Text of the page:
Heroes always emerge in times of crisis. The severe acute respiratory syndrome (SARS) epidemic that has hit Taiwan is one of those times. Among Taiwan's frontline fighters against the disease, Lee Lung-teng (
"I am not scared by SARS, but the problem is that we are facing an unforeseen medical challenge," Lee told reporters. "Public panic spreads quicker than this disease. Hence, as the central government official in charge of the matter, my biggest challenge is not to fall down in front of the media and boost everybody's morale."
Lee, 51, is very traditionally minded. He holds the health department's daily SARS press conference in a calm and patient manner -- a refreshing contrast to the wild emotion of some local officials. When SARS first appeared on the scene, Lee could accurately brief the press on the government's policies and various counter-measures, but was somewhat overwhelmed when asked about detailed statistics.
Lee privately joked that he would be lying if he said he didn't feel the pressure as he was commanding operations like an old-style general fighting on the battlefield.
But this experience has suddenly turned him into a household name. He said it has given him an opportunity to observe human nature and has therefore been a valuable experience.
"A few days ago, I took a taxi by myself to inspect the latest developments in the evening," Lee said. "The driver recognized me just before I got out, and he waved his hand and said, `You are the deputy general-director! You have been so busy for us all, so I won't charge you for the ride!'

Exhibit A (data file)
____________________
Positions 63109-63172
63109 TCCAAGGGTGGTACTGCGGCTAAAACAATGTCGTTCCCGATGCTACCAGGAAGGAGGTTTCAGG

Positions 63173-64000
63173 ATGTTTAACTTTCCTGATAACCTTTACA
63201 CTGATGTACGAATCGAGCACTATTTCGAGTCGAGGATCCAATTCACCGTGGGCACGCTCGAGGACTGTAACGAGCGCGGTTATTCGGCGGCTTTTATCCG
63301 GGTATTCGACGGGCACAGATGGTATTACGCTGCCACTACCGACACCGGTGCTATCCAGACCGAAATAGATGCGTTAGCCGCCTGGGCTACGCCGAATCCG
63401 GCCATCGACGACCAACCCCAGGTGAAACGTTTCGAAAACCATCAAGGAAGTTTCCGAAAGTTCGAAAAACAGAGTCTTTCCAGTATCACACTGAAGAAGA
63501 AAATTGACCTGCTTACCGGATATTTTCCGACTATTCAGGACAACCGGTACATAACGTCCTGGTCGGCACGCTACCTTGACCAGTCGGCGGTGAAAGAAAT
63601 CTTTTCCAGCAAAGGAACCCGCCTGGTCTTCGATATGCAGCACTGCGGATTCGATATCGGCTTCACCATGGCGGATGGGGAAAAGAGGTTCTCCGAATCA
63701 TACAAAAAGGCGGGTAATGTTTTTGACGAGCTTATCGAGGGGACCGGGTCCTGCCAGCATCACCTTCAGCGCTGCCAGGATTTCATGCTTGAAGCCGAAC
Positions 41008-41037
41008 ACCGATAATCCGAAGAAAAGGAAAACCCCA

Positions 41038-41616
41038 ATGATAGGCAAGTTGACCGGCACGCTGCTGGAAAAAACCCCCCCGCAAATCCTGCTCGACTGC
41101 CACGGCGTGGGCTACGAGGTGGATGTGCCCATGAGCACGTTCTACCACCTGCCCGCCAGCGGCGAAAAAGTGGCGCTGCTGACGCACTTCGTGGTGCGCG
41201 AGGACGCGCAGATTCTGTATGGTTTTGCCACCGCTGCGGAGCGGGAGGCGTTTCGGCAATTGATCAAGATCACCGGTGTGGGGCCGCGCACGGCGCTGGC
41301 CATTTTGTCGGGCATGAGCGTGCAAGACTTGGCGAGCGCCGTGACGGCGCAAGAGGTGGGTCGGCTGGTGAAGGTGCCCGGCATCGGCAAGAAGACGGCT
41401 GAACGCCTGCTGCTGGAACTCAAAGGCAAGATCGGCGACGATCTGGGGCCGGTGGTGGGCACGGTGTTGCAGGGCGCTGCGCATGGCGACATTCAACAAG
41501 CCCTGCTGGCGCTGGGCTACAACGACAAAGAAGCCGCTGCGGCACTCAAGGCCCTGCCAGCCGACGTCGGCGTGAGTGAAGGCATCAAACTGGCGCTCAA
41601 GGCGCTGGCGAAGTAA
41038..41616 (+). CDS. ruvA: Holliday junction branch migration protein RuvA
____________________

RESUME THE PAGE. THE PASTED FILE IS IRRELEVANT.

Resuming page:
"There are many other public occasions in which passionate people yelled and told me `Go for it!'" Lee said. "These little incidents warm the cockles of my heart."
"Of course, the epidemic has also brought to light some other problems," Lee said. "For example, [Taipei Municipal] Hoping Hospital did not initially disclose its SARS cases, and some medical staff ran away or protested when the hospital was sealed off. This was not a professional attitude," Lee said.
"Some people's behavior also leaves room to be desired," Lee said. "For example, the health department's request to take hospital visitors' temperature was criticized by some hospital staff as a `white terror' move."
"Handling issues related to human emotions is indeed more tiring than implementing counter-disease measures," Lee said.
He said everything seemed very simple when he served as Taipei County Health Bureau chief where he could push for many medical and health policies. But now, many things have been "politicized," he said.
"I find it strange that the most-asked question in the daily press conference has been `how many people have died of SARS?'" Lee said. "If more media coverage could concentrate on the counter-SARS efforts and all the encouragement were getting, it would be more helpful," he said.
Lee used to work in National Taiwan University Teaching Hospital before being invited by then general director of the Taipei City Health Bureau Twu Shiing-jer (涂醒哲) to serve as his deputy in 1997. In October 1999, Taipei County Commissioner Su Chen-chang (蘇貞昌) invited Lee to take over the top health post in Taipei County.